"Faith is nothing but a firm assent of the mind : which, if it be regulated, as is our duty, cannot be afforded to anything but upon good reason, and so cannot be opposite to it."

                  -John Locke

                  Comment


                  • #10
                    Originally posted by Norm dePlume View Post
                    Can you add your own menu items? Can you flash a €20 and say, "Un café, vous puante grenouille baiseur"?
                    "Faith is nothing but a firm assent of the mind : which, if it be regulated, as is our duty, cannot be afforded to anything but upon good reason, and so cannot be opposite to it."

                    -John Locke

                    Comment


                    • #11
                      Originally posted by scott View Post
                      Does faking rudeness make you Frencher?
                      Probably but it still won't help your fashion sense.
                      "Alexa, slaughter the fatted calf."

                      Comment


                      • #12
                        I think it's kind of funny.
                        Not where I breathe, but where I love, I live...
                        Robert Southwell, S.J.

                        Comment


                        • #13
                          Originally posted by Norm dePlume View Post
                          Can you add your own menu items? Can you flash a €20 and say, "Un café, vous puante grenouille baiseur"?
                          That was easily the most worthwhile use of Google I've had this morning.

                          Originally posted by Gingersnap View Post
                          Interesting! Studies have shown that "faking" an emotion actually cultivates that same emotion. Faking depression makes you depressed, while faking happiness actually makes you happier. Faking politness no doubt makes you more polite for real.

                          Independent
                          Eh, I dunno. I faked being happy all through high school and it did was make me more miserable and depressed on the inside. I was definitely raised on the notions of "turn the other cheek" and "a smile will make you loved by all" were the best way to get through life. What a miserable lie THAT turned out to be! All it got me was a reputation for being too dumb for my own good, going around smiling like a doofus even when I was the butt of the jokes.

                          Frankly I would rather go through life being a little miserable but totally honest with myself and everyone else, because life sucks, than pretend it's all beer and Skittles and have my obituary say, "We don't know why he took his own life, he seemed so happy."
                          “Any sufficiently advanced capitalism is indistinguishable from rent seeking.” ~ =j

                          Comment


                          • #14
                            Originally posted by Gingersnap View Post
                            Interesting! Studies have shown that "faking" an emotion actually cultivates that same emotion. Faking depression makes you depressed, while faking happiness actually makes you happier. Faking politness no doubt makes you more polite for real.

                            Independent
                            I once faked sincere friendship for Lent after a bad breakup. By the end of Lent, we were friends, although he was a bit miffed later when I told him that being rude to him was what I had given up for Lent.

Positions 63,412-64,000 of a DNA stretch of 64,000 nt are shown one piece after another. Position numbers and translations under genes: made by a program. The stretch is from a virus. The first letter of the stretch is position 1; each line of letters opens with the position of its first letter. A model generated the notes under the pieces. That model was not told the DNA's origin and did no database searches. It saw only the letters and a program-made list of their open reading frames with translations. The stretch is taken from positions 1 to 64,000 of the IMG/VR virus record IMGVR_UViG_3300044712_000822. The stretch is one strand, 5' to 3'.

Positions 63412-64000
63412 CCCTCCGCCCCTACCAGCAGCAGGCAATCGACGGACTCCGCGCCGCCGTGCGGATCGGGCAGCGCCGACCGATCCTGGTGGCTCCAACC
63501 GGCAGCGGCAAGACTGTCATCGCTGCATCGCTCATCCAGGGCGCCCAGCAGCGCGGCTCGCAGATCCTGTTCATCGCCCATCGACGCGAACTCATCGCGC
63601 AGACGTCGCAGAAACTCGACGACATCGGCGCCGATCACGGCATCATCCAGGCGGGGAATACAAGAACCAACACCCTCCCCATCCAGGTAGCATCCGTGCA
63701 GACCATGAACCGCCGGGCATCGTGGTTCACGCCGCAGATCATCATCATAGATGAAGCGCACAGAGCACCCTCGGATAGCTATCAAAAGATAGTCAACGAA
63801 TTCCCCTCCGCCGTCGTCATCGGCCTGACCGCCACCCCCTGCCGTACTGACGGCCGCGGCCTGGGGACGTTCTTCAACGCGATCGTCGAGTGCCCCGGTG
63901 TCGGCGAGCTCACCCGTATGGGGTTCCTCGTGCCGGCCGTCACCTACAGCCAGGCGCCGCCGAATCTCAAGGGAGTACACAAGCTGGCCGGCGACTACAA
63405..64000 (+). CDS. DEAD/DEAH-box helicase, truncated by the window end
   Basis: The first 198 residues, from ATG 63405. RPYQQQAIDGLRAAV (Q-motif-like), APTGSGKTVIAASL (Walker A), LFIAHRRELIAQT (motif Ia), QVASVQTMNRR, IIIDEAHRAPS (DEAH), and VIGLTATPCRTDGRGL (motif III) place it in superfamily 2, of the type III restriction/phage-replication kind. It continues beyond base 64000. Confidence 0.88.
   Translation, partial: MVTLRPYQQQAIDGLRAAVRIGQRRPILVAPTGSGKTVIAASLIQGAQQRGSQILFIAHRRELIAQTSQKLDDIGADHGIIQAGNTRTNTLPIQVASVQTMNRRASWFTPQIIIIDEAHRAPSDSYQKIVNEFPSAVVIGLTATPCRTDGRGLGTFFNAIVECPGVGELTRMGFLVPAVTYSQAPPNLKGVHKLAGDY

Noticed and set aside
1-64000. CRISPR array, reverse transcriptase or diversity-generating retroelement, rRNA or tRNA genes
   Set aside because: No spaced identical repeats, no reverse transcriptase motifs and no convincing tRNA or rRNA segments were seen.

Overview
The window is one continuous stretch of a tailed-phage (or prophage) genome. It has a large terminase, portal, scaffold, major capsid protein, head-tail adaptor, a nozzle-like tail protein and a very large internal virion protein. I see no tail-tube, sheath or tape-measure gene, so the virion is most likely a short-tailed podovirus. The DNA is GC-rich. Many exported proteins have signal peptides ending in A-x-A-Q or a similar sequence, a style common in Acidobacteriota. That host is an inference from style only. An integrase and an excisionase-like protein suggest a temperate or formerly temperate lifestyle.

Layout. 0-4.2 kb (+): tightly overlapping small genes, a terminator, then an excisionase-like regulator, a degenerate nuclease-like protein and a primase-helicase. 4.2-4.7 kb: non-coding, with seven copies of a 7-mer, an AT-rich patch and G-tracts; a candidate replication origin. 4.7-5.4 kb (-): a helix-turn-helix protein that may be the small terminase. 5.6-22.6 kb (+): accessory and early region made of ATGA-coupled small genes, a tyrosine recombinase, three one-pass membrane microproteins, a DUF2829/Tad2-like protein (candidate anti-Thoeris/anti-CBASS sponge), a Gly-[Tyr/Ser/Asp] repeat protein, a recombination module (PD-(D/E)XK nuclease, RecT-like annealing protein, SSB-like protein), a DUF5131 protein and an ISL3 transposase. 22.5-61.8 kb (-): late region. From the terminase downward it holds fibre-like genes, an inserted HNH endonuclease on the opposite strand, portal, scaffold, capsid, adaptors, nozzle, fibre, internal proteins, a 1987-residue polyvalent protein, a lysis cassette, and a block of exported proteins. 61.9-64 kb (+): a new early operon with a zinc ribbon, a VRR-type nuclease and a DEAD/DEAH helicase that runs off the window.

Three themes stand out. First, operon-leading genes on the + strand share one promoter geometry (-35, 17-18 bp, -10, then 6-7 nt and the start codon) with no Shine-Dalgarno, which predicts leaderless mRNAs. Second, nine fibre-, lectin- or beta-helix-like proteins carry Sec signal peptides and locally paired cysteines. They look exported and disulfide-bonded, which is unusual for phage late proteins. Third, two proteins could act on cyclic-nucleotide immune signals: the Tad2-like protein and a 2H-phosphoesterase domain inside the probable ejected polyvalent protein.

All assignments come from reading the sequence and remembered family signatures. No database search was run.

I often make my client's fake politeness to the ex spouse. In one case, a lawyer I was representing was incredibly caustic and condescending in all his interactions with his ex (shocking, I know). It led to a motion being filed requesting family therapy, to which he was vehemently opposed. For 3 months I read and re-wrote every single email he had to send to his ex. The court denied the motion for therapy, as there was no basis at that point and my client was then able to at least communicate without sounding like as much of an ass.

                            Faking it helps in lots of situations.
                            Not where I breathe, but where I love, I live...
                            Robert Southwell, S.J.

                            Comment


                            • #15
                              Originally posted by phillygirl View Post
                              I once faked sincere friendship for Lent after a bad breakup. By the end of Lent, we were friends, although he was a bit miffed later when I told him that being rude to him was what I had given up for Lent.

                              I often make my client's fake politeness to the ex spouse. In one case, a lawyer I was representing was incredibly caustic and condescending in all his interactions with his ex (shocking, I know). It led to a motion being filed requesting family therapy, to which he was vehemently opposed. For 3 months I read and re-wrote every single email he had to send to his ex. The court denied the motion for therapy, as there was no basis at that point and my client was then able to at least communicate without sounding like as much of an ass.

                              Faking it helps in lots of situations.
                              It really does. Dennis Prager often discusses this phenomena during his weekly Happiness Hour. I have faked interest in someone's situation and become genuinely interested. I've faked motivation for projects (both work and private) and become sincerely motivated.

                              I don't think faking a love of musicals when you really hate musicals will work but it works in other situations.

                              Tom mentioned that this didn't work for him in high school but I think all bets are off during adolescence. There are large numbers of emotional/intellectual/practical strategies that don't work at all during those years. That's a hormone and experience issue, not a technique issue.
                              "Alexa, slaughter the fatted calf."

                              Comment